… views sex work as the exploitation of womxn. In fact, they were kind of founded on that principle. I know that I, for one, believe that sex work is work — therefor I am not a radical feminist (in fact, I believe that if you do not uplift sex workers you are not, in fact, a feminist at all).
I agree with this aspect. I learned this recently when reading The End of Policing. In this book, the author discussed how making sex work illegal marginalizes sex workers.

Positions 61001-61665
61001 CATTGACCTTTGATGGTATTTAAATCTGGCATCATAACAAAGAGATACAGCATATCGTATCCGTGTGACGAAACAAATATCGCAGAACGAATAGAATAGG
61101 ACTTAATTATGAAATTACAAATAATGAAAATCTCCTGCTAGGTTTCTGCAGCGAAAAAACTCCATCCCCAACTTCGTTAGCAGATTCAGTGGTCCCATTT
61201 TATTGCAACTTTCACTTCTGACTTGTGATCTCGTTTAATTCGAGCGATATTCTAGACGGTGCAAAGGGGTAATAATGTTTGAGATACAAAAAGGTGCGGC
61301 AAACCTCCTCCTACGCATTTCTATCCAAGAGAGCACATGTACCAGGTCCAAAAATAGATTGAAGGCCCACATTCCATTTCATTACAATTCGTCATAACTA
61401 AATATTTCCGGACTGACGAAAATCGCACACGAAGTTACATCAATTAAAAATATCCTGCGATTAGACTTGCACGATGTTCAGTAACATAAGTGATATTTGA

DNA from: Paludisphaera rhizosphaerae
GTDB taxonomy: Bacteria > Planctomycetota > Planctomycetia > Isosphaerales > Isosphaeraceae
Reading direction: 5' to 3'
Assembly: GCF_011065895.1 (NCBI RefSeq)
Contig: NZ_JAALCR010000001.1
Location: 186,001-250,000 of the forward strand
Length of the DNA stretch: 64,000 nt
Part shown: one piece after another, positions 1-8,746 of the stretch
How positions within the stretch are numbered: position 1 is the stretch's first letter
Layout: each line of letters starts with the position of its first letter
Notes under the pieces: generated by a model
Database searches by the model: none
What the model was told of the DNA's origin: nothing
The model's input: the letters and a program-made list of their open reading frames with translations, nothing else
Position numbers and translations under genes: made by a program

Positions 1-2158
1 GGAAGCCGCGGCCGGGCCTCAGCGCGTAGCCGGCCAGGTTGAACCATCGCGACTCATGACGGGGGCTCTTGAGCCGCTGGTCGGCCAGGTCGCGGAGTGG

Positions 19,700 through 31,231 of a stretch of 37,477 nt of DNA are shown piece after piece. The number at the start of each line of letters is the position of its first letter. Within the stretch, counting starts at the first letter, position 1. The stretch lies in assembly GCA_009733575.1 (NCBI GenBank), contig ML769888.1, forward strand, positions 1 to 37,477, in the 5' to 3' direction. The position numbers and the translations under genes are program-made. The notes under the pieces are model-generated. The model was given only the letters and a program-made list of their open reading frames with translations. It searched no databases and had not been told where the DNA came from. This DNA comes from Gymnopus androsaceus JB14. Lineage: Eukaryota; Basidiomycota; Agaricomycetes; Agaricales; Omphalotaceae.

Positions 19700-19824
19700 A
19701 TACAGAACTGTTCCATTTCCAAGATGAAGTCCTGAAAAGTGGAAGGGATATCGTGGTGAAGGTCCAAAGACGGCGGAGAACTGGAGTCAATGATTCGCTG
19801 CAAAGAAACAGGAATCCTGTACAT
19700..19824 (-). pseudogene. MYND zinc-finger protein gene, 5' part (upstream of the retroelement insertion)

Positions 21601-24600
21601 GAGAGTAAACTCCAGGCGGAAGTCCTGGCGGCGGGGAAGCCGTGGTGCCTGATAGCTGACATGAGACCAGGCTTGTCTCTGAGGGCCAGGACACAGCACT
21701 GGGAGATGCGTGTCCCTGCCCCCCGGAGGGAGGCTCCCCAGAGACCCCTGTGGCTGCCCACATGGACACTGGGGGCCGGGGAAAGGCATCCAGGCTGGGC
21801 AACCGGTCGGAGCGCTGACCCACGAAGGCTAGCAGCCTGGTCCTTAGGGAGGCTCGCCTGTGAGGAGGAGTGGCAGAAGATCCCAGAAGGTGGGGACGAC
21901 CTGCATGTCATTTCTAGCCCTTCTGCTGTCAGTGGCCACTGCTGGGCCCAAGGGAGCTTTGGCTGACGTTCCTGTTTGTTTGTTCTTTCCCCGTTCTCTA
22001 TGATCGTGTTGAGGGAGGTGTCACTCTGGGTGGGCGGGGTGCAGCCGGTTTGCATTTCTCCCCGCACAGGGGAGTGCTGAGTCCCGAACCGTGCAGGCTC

Although growing up I was generally protective over sex workers, I now understand that all women are not forced into this type of work and assuming that is not feminist.
I appreciate your ephasis on intersectional and transnational feminism. This is the type of feminism that I am more in tune with. Acting globally, this type of feminism does not turn it's back on BIPOC women or LGBTQ + people. Thanks for writing this article.